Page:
3_10_12 Nursery Volunteers.JPG
Group Instruction Lake Cunningham Park 10_29_2012.jpg
Martial Cottle_panorama.jpeg
3_10_12 Nursery Volunteers.JPG

Volunteer opportunities for all!


Learn more about our weekly opportunities. We have something for one-time volunteers, ongoing volunteers, corporate groups, school groups, and more.

 

Visit our Volunteer page.

Learn More

SCROLL DOWN

Volunteer opportunities for all!


Learn more about our weekly opportunities. We have something for one-time volunteers, ongoing volunteers, corporate groups, school groups, and more.

 

Visit our Volunteer page.

Learn More

Planet Tree

We love tree-ching.

Our City Forest offers environmental education assemblies and in-class presentations for kindergarten through college-age students. Topics include the benefits of urban shade trees and how we can work together to preserve our urban forest. 

Fill out this interest form and our team will get back to you soon.


TA_ED2.png

TREE tourS 

It's a jungle out there, let's go explore.

Come on an Our City Forest Tree Adventure Tour and discover San Jose's parks, neighborhoods, and green spaces like never before! Each of our themed tours will introduce a unique assortment of trees, from weird and wonderful exotic species to the most common mainstays of the urban forest.

Tree tours are fun for folks of all ages and happen rain or shine.

Group Instruction Lake Cunningham Park 10_29_2012.jpg

Trees for All


Everyone deserves to lay down some roots.

Our City Forest believes that everyone in San Jose should be able
to plant a tree. We can provide assistance to anyone in need - 
from residents with disabilities or limited income, to city departments, schools
and corporations - we are here to help everyone grow.

Plant A Tree

Trees for All


Everyone deserves to lay down some roots.

Our City Forest believes that everyone in San Jose should be able
to plant a tree. We can provide assistance to anyone in need - 
from residents with disabilities or limited income, to city departments, schools
and corporations - we are here to help everyone grow.

Plant A Tree


Stay informed

Tune into the trees.

Stay on top of the GreenBeat with the Our City Forest eNotifications. 

Martial Cottle_panorama.jpeg

Future site of the center for urban forestry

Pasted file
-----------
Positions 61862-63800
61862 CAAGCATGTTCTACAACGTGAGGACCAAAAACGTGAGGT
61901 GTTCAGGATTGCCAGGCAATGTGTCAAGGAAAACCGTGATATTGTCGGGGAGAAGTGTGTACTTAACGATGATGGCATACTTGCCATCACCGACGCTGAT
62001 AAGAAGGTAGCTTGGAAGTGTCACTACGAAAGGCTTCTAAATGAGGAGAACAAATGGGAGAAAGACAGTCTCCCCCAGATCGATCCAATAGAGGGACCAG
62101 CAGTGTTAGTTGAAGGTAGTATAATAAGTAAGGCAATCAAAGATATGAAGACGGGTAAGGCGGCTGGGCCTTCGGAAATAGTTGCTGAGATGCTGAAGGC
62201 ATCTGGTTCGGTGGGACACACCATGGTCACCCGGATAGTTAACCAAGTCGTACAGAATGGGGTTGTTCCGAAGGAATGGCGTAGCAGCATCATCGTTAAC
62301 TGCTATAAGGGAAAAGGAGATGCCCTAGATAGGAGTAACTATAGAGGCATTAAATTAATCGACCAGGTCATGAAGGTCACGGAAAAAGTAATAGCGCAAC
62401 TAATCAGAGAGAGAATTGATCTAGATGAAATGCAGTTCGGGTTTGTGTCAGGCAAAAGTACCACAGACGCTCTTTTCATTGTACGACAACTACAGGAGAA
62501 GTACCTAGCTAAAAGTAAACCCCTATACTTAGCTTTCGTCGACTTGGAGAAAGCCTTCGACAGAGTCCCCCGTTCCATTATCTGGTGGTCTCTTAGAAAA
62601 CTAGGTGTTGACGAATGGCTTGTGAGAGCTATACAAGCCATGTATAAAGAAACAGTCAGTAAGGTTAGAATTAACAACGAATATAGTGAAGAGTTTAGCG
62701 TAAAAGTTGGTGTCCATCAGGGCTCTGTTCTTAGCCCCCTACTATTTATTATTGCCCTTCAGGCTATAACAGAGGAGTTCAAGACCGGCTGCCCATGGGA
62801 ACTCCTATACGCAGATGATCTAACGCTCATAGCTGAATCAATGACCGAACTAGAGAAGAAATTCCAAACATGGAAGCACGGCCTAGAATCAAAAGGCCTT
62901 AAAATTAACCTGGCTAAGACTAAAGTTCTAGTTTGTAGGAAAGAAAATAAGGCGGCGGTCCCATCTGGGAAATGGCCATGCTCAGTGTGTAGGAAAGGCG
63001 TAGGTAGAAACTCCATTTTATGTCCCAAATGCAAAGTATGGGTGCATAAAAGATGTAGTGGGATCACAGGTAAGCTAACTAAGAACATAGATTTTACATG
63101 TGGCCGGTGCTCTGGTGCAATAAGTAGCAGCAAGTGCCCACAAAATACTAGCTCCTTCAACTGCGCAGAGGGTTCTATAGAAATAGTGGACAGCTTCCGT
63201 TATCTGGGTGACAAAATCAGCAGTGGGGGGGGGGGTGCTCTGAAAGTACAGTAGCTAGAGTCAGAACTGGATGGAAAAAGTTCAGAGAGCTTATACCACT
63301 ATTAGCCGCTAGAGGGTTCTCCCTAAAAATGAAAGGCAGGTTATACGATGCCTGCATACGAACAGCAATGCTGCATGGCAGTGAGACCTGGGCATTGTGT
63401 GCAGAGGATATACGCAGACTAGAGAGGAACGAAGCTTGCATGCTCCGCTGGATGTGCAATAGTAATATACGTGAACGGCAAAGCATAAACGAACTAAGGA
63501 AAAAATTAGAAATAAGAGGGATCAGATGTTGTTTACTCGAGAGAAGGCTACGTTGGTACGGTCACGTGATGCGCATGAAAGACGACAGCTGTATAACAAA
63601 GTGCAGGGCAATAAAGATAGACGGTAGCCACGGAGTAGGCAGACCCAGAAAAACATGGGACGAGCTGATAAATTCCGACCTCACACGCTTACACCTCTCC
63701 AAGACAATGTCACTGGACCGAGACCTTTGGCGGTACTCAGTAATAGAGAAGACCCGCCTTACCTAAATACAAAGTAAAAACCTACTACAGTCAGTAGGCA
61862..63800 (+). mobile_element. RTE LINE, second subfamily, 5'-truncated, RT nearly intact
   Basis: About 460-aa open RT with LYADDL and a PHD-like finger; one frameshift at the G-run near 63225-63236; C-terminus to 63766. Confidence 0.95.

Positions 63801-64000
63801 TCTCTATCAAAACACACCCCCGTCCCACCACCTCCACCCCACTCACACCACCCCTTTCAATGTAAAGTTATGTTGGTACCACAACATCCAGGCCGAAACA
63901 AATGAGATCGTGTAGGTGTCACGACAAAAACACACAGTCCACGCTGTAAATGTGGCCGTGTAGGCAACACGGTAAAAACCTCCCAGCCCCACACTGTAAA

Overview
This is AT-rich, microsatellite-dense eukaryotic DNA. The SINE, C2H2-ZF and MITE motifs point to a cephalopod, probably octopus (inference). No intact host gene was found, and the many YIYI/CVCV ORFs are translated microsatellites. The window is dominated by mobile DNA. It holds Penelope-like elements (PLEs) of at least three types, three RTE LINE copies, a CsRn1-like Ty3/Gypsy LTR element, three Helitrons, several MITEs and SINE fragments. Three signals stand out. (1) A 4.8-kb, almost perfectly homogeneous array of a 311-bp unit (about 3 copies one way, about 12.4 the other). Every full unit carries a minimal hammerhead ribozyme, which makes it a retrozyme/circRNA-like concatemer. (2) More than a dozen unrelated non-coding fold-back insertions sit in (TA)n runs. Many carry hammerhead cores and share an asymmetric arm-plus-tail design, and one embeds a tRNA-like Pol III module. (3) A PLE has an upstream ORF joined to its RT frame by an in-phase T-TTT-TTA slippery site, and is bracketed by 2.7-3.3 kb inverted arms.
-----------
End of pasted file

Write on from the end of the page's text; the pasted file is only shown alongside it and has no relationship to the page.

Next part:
Our City Forest is growing at Martial Cottle Park.

We need your help to turn this vision into a reality!

Volunteer   Donate

Future site of the center for urban forestry


Our City Forest is growing at Martial Cottle Park.

We need your help to turn this vision into a reality!

Volunteer   Donate

Future site of the Center for Urban Forestry - an environmental education center for all


What are we doing at our site in Martial Cottle Park?

Our City Forest and hundreds of local volunteers have planted over 210 trees and shrubs on our 2-acres since Spring 2015. There is an arboretum that showcases trees that grow well in our urban environment. Additionally, there are native and drought-tolerant shrubs to provide windbreak and habitat for wildlife. Eventually, there will be signage for visitors to learn about the benefits of trees and native plants for our ecosystem. This is the future site of The Center for Urban Forestry, which will be a hub for environmental education programming.

Currently, we have a team of our AmeriCorps service members travel to Martial Cottle weekly to water and provide basic care for the existing plants. Visit our site off Chynoweth Ave. to see the latest developments, including a Lawn Conversion Demonstration site. We will begin hosting DIY workshops starting on May 6th during the Spring Celebration event.

How you can help!

•Volunteer every Th & Fri, 9a - 12p

Sign up by emailing: treecarevolunteers@ourcityforest.org

Donate building supplies & tools, like lumber or a battery powered saw

Sponsor a project, like an educational greenhouse, or fund the planting of our native garden

 

Contact Rhonda Berry to donate or to become a sponsor: 

rberry@ourcityforest.org
(408)998-7337 x 106


Read more about our site development at Martial Cottle Park

Our City Forest blog

 

The Mercury News article